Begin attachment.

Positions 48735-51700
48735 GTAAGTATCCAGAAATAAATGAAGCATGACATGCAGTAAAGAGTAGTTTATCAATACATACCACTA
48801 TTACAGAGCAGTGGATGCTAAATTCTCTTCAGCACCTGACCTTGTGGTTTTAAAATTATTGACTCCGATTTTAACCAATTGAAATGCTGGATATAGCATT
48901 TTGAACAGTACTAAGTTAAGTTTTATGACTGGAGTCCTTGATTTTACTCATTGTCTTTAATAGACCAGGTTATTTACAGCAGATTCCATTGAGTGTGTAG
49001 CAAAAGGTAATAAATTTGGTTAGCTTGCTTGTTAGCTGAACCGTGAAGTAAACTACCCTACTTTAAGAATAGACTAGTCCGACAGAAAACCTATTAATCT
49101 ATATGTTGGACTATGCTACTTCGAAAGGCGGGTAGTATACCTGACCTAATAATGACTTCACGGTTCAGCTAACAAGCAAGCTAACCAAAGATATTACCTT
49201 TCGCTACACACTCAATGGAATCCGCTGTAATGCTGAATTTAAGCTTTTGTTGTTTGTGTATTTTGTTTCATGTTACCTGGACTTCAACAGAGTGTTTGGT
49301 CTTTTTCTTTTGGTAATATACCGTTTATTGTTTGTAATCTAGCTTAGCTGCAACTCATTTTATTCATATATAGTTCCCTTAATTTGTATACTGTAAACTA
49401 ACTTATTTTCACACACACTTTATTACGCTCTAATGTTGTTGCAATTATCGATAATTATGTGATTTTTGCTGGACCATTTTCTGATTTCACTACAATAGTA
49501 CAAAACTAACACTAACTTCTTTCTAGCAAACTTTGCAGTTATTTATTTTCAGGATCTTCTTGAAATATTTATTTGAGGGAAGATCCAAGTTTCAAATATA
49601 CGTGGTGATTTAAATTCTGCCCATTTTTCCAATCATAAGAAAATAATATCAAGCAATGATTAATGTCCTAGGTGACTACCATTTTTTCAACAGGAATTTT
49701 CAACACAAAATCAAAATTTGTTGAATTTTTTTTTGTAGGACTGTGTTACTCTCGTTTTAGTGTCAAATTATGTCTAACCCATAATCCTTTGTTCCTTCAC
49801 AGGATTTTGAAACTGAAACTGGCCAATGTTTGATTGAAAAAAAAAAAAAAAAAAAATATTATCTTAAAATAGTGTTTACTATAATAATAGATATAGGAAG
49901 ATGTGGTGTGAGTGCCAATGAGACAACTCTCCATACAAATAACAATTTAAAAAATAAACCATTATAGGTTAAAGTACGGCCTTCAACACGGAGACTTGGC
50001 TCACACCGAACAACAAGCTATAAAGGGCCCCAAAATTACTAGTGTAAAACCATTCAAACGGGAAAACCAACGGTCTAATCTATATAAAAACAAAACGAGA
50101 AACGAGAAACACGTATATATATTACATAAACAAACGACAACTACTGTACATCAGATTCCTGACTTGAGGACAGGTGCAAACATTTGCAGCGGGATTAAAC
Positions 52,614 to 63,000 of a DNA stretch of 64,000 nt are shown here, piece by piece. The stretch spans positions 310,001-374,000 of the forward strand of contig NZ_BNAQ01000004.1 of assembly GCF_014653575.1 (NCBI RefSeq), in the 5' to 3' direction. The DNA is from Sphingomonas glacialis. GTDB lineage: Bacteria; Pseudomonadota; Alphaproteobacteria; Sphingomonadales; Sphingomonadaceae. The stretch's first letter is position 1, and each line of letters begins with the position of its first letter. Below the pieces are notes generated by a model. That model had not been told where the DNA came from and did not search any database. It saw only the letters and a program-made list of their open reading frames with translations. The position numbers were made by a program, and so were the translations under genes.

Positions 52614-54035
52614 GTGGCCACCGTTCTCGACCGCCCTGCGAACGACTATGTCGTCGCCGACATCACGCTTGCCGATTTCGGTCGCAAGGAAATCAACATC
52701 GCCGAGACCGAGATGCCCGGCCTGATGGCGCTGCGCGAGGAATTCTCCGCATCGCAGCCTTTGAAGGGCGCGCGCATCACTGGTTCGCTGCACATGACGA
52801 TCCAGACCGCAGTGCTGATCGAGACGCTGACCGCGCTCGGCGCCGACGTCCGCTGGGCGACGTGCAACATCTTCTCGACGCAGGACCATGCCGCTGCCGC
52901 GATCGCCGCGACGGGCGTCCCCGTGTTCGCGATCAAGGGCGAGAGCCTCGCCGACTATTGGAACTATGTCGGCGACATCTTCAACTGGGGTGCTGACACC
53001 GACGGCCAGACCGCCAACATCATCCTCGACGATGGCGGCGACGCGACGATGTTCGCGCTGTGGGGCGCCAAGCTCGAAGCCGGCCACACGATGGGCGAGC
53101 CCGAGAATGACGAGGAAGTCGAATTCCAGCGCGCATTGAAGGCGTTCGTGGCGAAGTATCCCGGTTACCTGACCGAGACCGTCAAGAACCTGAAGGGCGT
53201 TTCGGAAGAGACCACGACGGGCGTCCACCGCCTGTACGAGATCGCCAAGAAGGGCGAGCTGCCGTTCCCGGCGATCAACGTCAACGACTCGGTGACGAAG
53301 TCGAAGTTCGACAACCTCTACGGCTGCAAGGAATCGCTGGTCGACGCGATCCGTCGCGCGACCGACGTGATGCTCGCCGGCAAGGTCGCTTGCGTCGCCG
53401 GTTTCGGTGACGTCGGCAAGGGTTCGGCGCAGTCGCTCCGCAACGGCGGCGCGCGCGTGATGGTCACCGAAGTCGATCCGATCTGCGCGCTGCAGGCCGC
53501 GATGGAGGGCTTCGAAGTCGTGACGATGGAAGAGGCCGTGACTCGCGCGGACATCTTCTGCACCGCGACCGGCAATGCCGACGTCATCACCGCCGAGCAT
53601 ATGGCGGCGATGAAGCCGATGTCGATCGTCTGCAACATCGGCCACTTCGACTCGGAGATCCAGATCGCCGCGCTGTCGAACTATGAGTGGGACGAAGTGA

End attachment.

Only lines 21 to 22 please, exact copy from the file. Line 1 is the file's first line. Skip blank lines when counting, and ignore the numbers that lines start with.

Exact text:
52801 TCCAGACCGCAGTGCTGATCGAGACGCTGACCGCGCTCGGCGCCGACGTCCGCTGGGCGACGTGCAACATCTTCTCGACGCAGGACCATGCCGCTGCCGC
52901 GATCGCCGCGACGGGCGTCCCCGTGTTCGCGATCAAGGGCGAGAGCCTCGCCGACTATTGGAACTATGTCGGCGACATCTTCAACTGGGGTGCTGACACC